Ravens, Bengals want to be sharper for playoffs

CINCINNATI (AP) — The Ravens have studied their possible playoff pairings. The only thing for sure: Baltimore gets to play its first game at home as the AFC North champion.

The opponent? Too early to tell.

"Yeah, we've thought about it," running back Ray Rice said. "We've seen it. We know all the scenarios."

An intriguing one: If the Ravens win on Sunday at Paul Brown Stadium, there's a chance they could play division-rival Cincinnati in back-to-back weeks.

Their game on Sunday doesn't mean a lot. Baltimore (10-5) wrapped up its second straight division title and its fifth consecutive playoff appearance by beating the defending Super Bowl champion Giants 33-14 last week. The only undecided is who they will host in the first game.

If they win on Sunday and New England loses, it will be the Bengals (9-6), who have lost their last four games against the Ravens but wouldn't be intimidated by facing a familiar team. Cincinnati is locked in as the sixth seed, also waiting to find out where it will go for the first round.

Could be Baltimore. Or New England. Or Houston. Or even Denver.

"We don't know," safety Chris Crocker said. "You have an inkling of who it may be. But you really focus on the Baltimore Ravens. They put a licking on us in the first game of the season."

The Ravens opened the season impressively, beating the Bengals 44-13 on a Monday night. The teams then took very different paths to the playoffs — Baltimore won nine of its first 11 games, went into a slump on offense, changed coordinators, lost three straight games and finally nailed down the division title last week. Cincinnati opened 3-5 but has made the playoffs by winning six of its last seven on the strength of an emerging defense.

The final regular season game represents a chance for both to fine-tune offenses that have plenty of room for improvement.

Baltimore's has been so inconsistent that coach John Harbaugh fired coordinator Cam Cameron and elevated quarterbacks coach Jim Caldwell for the last two games. Baltimore still looked out of sorts during a 34-17 home loss to Denver, its third straight defeat.

The offense had its best moments last week during the 33-14 win over the Giants, piling up a season-high 533 yards. Joe Flacco was sharp, throwing for 309 yards and a pair of touchdowns. Rice and Bernard Pierce each ran for more than 100 yards.

"We needed that," Rice said. "We needed that, especially coming off that three-game skid. For us to come out there and execute the way we did, that's definitely a confidence booster."

The focus Sunday will be on Flacco, who is usually impressive against Cincinnati. Flacco has completed 71 percent of his passes in the last four games against the Bengals — all victories — with five touchdowns, two interceptions and a passer rating of 106.9.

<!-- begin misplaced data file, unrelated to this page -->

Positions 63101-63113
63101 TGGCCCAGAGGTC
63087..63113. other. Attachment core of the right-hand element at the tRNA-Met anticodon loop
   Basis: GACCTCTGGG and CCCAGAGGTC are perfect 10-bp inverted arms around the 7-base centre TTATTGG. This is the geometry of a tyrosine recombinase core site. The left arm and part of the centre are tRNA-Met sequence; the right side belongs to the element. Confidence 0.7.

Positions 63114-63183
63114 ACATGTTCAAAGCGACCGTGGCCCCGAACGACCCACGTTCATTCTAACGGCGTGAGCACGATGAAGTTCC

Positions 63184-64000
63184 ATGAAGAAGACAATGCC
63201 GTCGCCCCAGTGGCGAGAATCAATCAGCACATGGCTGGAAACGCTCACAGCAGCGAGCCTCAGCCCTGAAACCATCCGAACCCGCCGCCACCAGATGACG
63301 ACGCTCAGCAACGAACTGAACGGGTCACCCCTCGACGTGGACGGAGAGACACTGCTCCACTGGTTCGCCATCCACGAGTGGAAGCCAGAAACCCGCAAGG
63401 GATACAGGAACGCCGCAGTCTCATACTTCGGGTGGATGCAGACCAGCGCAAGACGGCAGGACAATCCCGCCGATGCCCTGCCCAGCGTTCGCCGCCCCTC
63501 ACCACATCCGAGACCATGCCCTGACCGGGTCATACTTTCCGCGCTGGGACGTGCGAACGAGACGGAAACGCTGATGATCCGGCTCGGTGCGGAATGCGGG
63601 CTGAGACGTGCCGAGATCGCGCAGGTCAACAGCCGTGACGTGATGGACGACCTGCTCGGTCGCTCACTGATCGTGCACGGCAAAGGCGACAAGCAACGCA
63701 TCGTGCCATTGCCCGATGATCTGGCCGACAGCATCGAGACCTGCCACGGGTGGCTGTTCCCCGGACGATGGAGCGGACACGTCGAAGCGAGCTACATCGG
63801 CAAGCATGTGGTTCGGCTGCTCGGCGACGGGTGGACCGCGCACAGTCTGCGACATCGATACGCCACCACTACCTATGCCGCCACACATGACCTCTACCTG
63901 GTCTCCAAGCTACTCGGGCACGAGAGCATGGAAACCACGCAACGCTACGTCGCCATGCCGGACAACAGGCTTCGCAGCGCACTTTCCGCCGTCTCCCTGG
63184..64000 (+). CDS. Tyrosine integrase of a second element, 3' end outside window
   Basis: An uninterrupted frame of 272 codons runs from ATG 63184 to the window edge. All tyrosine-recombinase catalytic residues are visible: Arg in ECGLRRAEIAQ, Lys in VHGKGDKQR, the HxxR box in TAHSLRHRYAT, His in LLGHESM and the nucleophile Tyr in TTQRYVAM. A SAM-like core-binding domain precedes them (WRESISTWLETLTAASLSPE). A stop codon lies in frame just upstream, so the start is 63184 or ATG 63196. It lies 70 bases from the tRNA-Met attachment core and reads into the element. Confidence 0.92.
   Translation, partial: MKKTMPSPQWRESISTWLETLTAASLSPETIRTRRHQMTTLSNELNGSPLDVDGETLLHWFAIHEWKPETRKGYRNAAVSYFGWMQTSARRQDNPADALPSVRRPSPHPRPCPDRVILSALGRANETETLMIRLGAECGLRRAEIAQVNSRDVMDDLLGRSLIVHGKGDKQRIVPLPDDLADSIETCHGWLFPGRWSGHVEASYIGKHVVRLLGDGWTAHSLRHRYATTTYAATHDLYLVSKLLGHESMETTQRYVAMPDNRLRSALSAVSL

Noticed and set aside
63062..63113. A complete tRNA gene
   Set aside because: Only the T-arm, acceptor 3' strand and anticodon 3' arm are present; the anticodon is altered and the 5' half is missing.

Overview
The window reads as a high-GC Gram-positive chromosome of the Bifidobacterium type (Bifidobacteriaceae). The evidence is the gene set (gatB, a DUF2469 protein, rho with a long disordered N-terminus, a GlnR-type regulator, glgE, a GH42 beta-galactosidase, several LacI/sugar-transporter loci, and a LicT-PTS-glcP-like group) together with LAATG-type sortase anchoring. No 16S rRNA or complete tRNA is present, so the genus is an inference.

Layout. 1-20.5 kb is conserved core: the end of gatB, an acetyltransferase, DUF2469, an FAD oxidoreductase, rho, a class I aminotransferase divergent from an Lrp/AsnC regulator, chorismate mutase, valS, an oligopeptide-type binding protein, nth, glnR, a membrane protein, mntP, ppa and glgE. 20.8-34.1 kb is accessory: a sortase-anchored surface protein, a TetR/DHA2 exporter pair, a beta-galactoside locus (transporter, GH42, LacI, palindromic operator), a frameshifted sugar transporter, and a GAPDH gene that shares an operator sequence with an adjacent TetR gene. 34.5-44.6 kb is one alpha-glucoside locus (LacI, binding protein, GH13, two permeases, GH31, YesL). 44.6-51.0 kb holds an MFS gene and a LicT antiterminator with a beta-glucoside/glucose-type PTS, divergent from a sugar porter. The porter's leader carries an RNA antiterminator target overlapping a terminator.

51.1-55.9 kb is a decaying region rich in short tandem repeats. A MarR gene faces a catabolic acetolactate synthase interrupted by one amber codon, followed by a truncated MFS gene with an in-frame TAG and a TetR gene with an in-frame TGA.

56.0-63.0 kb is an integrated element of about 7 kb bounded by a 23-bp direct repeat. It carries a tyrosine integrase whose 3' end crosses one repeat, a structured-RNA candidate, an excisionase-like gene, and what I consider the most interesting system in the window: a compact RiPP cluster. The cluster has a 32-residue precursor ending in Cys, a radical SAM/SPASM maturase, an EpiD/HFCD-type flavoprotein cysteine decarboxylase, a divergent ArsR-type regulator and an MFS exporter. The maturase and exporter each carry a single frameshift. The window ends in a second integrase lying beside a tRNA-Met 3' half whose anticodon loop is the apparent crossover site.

Flacco finally looked comfortable in the Ravens' up-tempo approach against the Giants.

"Obviously, it worked pretty well and there are always things that we can work on," Flacco said. "We're working every week to improve those things and get as good as we can get. But it was a good point, and a good game for us to build off of and try to kind of carry into the next few weeks."

Cincinnati's offense is still looking for a break-out game.

The Bengals have reached the playoffs on the strength of their defense, which has held six of the last seven opponents to 13 points or fewer. The defense outscored the offense last Sunday — Leon Hall's interception for a touchdown set up a 13-10 win in Pittsburgh. The Bengals managed only 14 yards rushing on 16 carries.

"We do have to try to establish some kind of running game getting into the playoffs," offensive coordinator Jay Gruden said. "It would be nice."

The offense got the season off to a lousy start in Baltimore on Sept. 10. Safety Ed Reed returned an interception 34 yards for a touchdown that set up the 31-point win, one of the worst season-opening drubbings in Bengals history. They've waited for the rematch.

"It just happens to be a team that beat us pretty good last time," quarterback Andy Dalton said. "So we've got to come out and we've got to do everything we can to execute like we know we can. If we do that, I don't think it will turn out anything like it did the first time."

It's something of a dress rehearsal for two playoff-bound teams.

"The truth is, both of us are teams that are going to playing an extra week," Bengals left tackle Andrew Whitworth said. "It's also an early test to both of us to be playing the kind of ball you have to play in the playoffs to make it to where you want to go."

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AP Sports Writer David Ginsburg in Owings Mills, Md., contributed to this report.

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